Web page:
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Title:Added Sugar Intake and Weekend Television Viewing is Related to Increased Central Adiposity among Prepubertal Children
Author(s):Schuld, Bridget; Khan, Naiman
Contributor(s):Raine, Lauren; Drollette, Eric; Scudder, Mark; Pontifex, Matthew; Donovan, Sharon; Evans, Ellen; Castelli, Darla; Hillman, Charles
Abstract:Central adiposity is strongly related to insulin resistance and is the most clinically relevant type of body fat in children as is the case in adults. This study aimed to determine diet and media use components related to central adiposity among 229 prepubertal children (8.85 ± 0.59 years). It was hypothesized that increased sugar intake and television viewing will be related to increased central adiposity. Parents reported their child’s weekend television viewing (TV). Maximal oxygen consumption (VO2max) and one 24-hour recall were used to assess fitness and diet, respectively. Dual energy X-ray absorptiometry was used to measure percent fat mass (%Fat) and central adiposity (FM-abd). Gender specific waist circumference-for-age percentiles (WC-age) were determined. Among females, increased FM-abd was related to weekend TV (r=0.22, p=0.02), intake of added sugars (r=0.36, p=0.03), and cholesterol-to-saturated fatty acid index (r=0.28, p=0.22). These relationships remained significant after controlling for fitness and total diet energy density (kcals/grams). Among males, no diet or media use variables were related to FM-abd. Females above the 75th percentile cutoff of WC-age (N=32) had higher energy intake (p=0.04), added sugars (p<0.01), and cholesterol-to-saturated fatty index (p=0.03) than females below the cutoff. Weekend TV and added sugar intake appears to be related to central adiposity, independent of fitness and energy density. These relationships were only significant among females and not males suggesting that dietary and sedentary behaviors may have differential health-related outcomes for prepubertal children based on gender.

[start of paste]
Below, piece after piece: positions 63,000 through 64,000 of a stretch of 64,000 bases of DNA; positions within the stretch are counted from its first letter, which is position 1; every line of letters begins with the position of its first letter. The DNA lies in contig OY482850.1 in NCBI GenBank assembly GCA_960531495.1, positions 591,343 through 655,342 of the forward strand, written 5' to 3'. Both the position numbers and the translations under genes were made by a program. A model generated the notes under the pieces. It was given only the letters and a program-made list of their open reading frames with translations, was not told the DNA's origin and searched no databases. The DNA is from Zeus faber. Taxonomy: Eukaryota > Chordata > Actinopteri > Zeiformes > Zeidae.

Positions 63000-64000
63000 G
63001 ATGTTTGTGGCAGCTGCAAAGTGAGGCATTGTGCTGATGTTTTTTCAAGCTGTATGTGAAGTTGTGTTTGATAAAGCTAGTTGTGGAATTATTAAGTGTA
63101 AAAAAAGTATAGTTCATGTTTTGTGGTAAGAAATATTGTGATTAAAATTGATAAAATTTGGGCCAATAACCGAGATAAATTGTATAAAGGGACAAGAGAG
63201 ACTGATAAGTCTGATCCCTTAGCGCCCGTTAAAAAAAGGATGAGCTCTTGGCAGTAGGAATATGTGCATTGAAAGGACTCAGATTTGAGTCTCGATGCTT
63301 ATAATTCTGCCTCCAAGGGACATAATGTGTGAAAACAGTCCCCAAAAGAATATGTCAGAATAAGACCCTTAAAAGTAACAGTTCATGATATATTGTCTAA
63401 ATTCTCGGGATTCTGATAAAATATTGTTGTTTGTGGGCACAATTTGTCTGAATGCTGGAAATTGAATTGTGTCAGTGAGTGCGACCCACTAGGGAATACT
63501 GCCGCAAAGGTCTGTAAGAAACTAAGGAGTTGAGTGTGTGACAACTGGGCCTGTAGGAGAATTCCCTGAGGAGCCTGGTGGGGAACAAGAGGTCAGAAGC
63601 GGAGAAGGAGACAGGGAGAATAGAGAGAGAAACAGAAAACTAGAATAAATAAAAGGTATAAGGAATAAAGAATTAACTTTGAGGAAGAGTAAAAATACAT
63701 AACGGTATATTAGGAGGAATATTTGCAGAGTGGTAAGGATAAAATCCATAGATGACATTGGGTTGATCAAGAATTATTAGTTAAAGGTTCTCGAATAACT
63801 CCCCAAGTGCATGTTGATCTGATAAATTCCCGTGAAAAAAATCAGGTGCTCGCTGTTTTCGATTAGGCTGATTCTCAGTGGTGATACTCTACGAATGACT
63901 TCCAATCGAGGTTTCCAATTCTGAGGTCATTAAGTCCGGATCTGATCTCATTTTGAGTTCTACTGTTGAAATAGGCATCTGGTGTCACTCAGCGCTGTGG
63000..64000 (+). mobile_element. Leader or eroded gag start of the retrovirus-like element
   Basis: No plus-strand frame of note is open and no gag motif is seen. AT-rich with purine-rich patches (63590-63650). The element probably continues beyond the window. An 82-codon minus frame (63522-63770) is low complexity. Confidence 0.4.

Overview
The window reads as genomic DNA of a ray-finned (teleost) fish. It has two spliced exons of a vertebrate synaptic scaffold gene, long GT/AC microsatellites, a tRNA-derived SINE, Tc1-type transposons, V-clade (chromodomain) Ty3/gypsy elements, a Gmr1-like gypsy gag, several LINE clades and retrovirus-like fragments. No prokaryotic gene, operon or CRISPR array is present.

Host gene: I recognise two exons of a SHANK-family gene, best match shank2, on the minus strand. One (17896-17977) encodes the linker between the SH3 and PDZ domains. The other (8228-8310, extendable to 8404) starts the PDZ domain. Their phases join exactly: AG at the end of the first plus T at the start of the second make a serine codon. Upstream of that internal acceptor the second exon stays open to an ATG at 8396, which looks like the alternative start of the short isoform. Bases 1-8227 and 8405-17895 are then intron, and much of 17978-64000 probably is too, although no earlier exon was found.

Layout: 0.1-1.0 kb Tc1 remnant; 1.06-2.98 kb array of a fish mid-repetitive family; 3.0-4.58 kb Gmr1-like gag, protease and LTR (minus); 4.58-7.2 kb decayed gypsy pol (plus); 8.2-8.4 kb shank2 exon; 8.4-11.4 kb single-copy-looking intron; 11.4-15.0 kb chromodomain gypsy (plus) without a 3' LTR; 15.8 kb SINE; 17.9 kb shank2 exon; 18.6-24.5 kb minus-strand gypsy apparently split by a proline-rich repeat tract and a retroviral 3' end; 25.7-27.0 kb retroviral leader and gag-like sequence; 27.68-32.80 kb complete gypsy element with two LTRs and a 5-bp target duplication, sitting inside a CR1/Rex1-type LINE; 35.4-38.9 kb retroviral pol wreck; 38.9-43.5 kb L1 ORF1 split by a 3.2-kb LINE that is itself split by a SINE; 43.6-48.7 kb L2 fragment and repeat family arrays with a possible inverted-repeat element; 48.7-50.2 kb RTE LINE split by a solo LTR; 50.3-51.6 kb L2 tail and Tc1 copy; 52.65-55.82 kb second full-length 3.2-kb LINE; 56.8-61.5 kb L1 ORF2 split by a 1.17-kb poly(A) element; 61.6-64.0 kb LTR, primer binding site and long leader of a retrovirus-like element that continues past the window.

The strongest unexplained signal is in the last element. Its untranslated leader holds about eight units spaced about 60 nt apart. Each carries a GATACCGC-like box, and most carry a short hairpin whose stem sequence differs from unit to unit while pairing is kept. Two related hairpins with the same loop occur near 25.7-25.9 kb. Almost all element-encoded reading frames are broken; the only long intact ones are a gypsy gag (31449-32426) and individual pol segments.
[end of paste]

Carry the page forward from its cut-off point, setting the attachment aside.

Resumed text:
Issue Date:2012-04-11
Genre:Conference Poster
Publication Status:unpublished
Peer Reviewed:not peer reviewed
Sponsor:NIH HD055352
Date Available in IDEALS:2012-04-13

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